8. ALL online profiles should be set to private and each person on their friend list must be known to them, especially on Apps like, Tik Tok and SnapChat.
  9. They must NEVER, EVER arrange to meet up with someone they’ve only been in contact with online.
  10. Do they feel peer pressure moving forward on the ladder of progression, are they being put under pressure to move forward to overrated games and social media sites just so they don’t feel different to their group.
  11. Social media can change the way young people feel about themselves – always encourage them to love who they are and not to compare themselves to anyone else.
  12. When gaming restrict time of play – that way they cannot become addicted and give a gentle reminder around 15mins from the end of playtime
  13. Talk to them about the importance of creating a healthy balance when it comes to screen time, if there is no healthy balance it can have adverse effects on their friendships, their academic performance, their hobbies and their health.
  14. They should never share passwords – it gives others full control of their digital footprint, your friend today may not be your friend tomorrow!
  15. Encourage young people never to post pictures, graphics or videos of themselves or a friend who is under the age of 18yrs as this could have serious consequences.

Tips for parents

  1. Apply ground rules for internet use, have an agreement of usage in placeapply sanctions if the rules are broken and be consistent.
  2. If your child is putting you under pressure to get Apps or Games that are over their age limit, please DON’T GIVE IN.
  3. Discuss with your child how long they can spend on their device – Set time limits for usage – especially for gaming
  4. Never allow young people to keep their device overnight in their bedroom.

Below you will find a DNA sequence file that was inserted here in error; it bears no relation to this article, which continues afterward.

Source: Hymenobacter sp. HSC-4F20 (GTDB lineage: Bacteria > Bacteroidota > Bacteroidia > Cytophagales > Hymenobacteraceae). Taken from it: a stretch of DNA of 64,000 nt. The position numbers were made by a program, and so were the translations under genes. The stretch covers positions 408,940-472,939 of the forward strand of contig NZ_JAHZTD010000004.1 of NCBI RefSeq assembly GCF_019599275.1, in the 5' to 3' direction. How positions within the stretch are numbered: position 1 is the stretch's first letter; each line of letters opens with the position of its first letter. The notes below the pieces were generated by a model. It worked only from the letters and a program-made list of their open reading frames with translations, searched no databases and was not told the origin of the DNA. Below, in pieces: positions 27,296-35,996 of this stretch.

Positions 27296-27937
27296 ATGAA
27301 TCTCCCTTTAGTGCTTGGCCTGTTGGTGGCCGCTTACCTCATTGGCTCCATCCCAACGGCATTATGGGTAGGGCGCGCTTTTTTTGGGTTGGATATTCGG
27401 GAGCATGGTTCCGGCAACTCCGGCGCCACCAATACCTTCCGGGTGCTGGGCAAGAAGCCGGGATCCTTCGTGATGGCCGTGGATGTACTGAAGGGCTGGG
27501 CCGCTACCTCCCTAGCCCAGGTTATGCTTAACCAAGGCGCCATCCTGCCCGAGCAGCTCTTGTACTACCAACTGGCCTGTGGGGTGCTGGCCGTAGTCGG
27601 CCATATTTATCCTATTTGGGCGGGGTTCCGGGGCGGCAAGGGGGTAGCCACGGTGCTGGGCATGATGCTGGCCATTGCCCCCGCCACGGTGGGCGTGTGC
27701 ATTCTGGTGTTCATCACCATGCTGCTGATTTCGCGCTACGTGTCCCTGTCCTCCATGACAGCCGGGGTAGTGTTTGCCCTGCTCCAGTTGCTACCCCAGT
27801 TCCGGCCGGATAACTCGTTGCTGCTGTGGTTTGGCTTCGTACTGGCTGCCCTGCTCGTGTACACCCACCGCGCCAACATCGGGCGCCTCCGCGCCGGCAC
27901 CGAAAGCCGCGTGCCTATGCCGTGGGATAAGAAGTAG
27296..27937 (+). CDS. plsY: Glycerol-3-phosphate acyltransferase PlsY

5. Be approachable, your child should feel like they can come to you with issues or questions and that you won’t be cross or fly off the handle
  6. Set your values, express your fears for them in an online world full of people that you just can’t trust.
  7. Talk to them about respect not only themselves but also others online, teach them to be courageous.
  8. If your child is a target of Cyberbullying, encourage them to Record the evidence, Report and Block the Bully and then inform relevant authorities
  9. If your child is a victim, never take away their device as in their eyes it appears like they are being punished for a situation they had no control over
  10. Make sure to tell your child that this situation is not their fault and nobody has the right to be cruel, mean or nasty to them while they are online
  11. Try to keep up-to-date with what young people are doing online where at all possible.

Discuss all of the above points with young people and between you, come up with a list of points on how you can use the Internet safely and responsibly.

If you need help find me on Facebook:

‘Don’t be mean behind your screen’



— admin